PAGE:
How the entrepreneurial spirit of the Isles of Scilly produced some pretty amazing food

 
Joe Worthington
Fishies soon to be put in dishies

Everything about the Isles of Scilly is ever-so-slightly different; not quite English, but not exactly foreign, either. When you walk through the doors of the tiny Land’s End Airport terminal, you’re greeted by a modernist fireplace – giving guests a sample of the islands' comparatively warm climate – hanging artworks and a vista of the runway with the odd Cessna scattered across surrounding fields. It’s like being invited into someone’s living room.

These 240 islands, of which only five are inhabited, are famous for being practically self-sufficient, gastronomically speaking. Every month fishermen and farmers bring their produce from the smaller islands to Hugh Town’s town hall for the monthly food market. Locality is celebrated right across the Scillies, from the grass fed beef of Tresco, the lamb of St Mary’s Peninnis Farm, St Agnes’ Jersey cows, creamy Veronica Farm fudge from Bryher or – an island speciality – the Scilly Gorse, a rare tropical tasting flower.

I visited when the market was in full flow. As you walk into the town hall, the salty sea air from the fresh crabs, caught less than a few hours previously, mingles with the sweet freshly baked pastry and the shouts of the traders touting their wares.


Boats at the ready

Both novices and foodies alike will find the offerings both exciting and confusing at the same time. Nowhere else in the British Isles has such access to wildlife-rich seas and unpolluted pasture side-by-side.

I knew I was staying in the famed Star Castle, but I had no idea of its beauty until the car pulled up outside its towering grey stone walls. This castle was once the most secure prison in Britain, built in 1593 overlooking the largest settlement of Hugh Town. However, the dominating secure walls are deceptive. Inside, the plush castle rooms are filled with original features, with wooden-beamed ceilings, two-poster beds and uninterrupted views across the windswept sea and 7,000-vine vineyard.

The Star Castle’s former dungeon is now a relaxed bar, and the castle restaurant sits nestled between uncovered stone walls and a roaring fireplace. While you’re nodding off and getting toasty, owner, Robert Francis, is likely to be out on his fishing boat catching the fresh crab and lobster for his guests.

Tresco Abbey Gardens

For such small islands, there is an unrivalled choice of award-winning restaurants, many of which have been run by the same family for years. One such esteemed establishment is Juliet’s Garden Restaurant, a restored wooden barn, with beech-wood furniture and panoramic views overlooking Porthloo Beach, the harbour and the tiny islands jutting out of the blue sea.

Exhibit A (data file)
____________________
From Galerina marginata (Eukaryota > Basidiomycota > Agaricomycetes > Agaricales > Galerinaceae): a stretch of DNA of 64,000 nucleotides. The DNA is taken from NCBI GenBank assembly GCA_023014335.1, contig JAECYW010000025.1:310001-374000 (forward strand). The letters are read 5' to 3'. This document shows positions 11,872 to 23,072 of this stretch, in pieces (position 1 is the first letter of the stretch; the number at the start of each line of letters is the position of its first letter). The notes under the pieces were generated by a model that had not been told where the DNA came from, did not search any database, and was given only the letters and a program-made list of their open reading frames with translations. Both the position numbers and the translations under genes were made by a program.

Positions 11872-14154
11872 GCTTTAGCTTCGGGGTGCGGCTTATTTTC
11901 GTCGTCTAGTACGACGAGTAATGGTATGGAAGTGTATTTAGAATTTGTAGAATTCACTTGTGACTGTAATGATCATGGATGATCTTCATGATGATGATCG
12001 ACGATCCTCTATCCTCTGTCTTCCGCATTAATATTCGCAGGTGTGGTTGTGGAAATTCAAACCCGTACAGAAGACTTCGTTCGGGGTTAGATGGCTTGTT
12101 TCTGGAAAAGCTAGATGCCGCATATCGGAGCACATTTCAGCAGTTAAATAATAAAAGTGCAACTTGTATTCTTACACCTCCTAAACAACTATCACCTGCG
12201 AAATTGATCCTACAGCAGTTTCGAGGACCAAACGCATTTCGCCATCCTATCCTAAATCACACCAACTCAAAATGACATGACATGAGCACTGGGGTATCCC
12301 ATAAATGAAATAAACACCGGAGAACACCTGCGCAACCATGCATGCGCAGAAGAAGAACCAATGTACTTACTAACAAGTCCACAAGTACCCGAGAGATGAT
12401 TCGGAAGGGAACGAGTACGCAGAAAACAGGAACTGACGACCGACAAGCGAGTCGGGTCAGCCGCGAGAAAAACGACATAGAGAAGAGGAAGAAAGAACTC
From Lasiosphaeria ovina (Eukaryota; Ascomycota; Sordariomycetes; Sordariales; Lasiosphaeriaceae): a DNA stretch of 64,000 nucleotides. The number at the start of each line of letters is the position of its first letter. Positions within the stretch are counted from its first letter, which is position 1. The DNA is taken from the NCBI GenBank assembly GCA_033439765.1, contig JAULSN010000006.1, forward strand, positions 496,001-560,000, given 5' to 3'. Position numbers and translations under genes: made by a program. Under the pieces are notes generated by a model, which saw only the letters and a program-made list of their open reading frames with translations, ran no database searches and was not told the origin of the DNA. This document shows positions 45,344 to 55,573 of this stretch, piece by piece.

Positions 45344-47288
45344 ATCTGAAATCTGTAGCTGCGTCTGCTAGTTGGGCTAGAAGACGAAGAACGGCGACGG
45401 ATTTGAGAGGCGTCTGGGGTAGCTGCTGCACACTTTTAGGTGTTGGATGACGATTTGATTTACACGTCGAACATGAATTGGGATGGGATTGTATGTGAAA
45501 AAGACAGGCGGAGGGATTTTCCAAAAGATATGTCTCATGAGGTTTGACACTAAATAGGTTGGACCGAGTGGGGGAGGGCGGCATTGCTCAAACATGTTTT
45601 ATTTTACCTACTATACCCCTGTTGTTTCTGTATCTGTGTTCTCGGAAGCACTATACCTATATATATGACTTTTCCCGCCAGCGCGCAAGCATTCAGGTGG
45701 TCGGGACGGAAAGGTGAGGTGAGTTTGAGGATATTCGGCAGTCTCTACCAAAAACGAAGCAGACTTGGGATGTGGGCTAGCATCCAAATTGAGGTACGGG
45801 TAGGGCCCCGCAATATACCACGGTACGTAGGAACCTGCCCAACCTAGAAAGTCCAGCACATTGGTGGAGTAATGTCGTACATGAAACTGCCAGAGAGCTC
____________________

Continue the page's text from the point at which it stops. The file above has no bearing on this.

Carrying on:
Juliet adds a continental twist to local seafood, with a firm favourite being the seafood special, which consists of smoked salmon neatly wrapped up with tiger prawns, local crab, smoked mackerel paté and a chunk of granary bread. The fresh, salty smell of the piled-high plate, bright with oranges, pinks and whites, makes this a memorable seafood feast.

Not too far from Juliet’s, Spero’s Beach Café is located on Porthmellon Beach in a bright wooden beach hut. Seaside towns right across Britain are famous for their fish, chips and mushy peas, but Spero’s adds a unique luxurious Scilly twist, serving up a big portion of beer battered catch of the day, garden peas, chips and tartare sauce.

Porthloo Beach

As with all things food-related on the islands, everything on the plate was happily swimming or growing just hours before. The fresh smell and taste of the food on my plate blended beautifully with the saltiness wafting from the sea just feet away.

It’s the simplicity – untouched and authentic – that makes the food of the Isles like nowhere else in the UK. Generation after generation has farmed the land and fished the sea, and traditional methods are being kept alive - and updated - by innovative and entrepreneurial islanders who are rightly proud of their heritage. Among this collection of tiny islands you will find a heady combination of fresh, local food, gentle sea breezes, homemade produce, sandy coves and incredible history, all waiting to be discovered.

NEED TO KNOW

• The Isles of Scilly are to host the 6 day Walk Scilly event, which invites visitors to join locals and experts on various themed walks around the islands.

• To learn more about travel to the Isles of Scilly, visit visitislesofscilly.com

• Tickets for the Scilly Skybus can be bought from islesofscilly-travel.co.uk

• Scilly’s inaugural Regatta will take place over the August Bank Holiday Weekend, celebrating the islands’ maritime heritage.

• Rooms at the Star Castle Hotel are from £75 per night. Star-castle.co.uk

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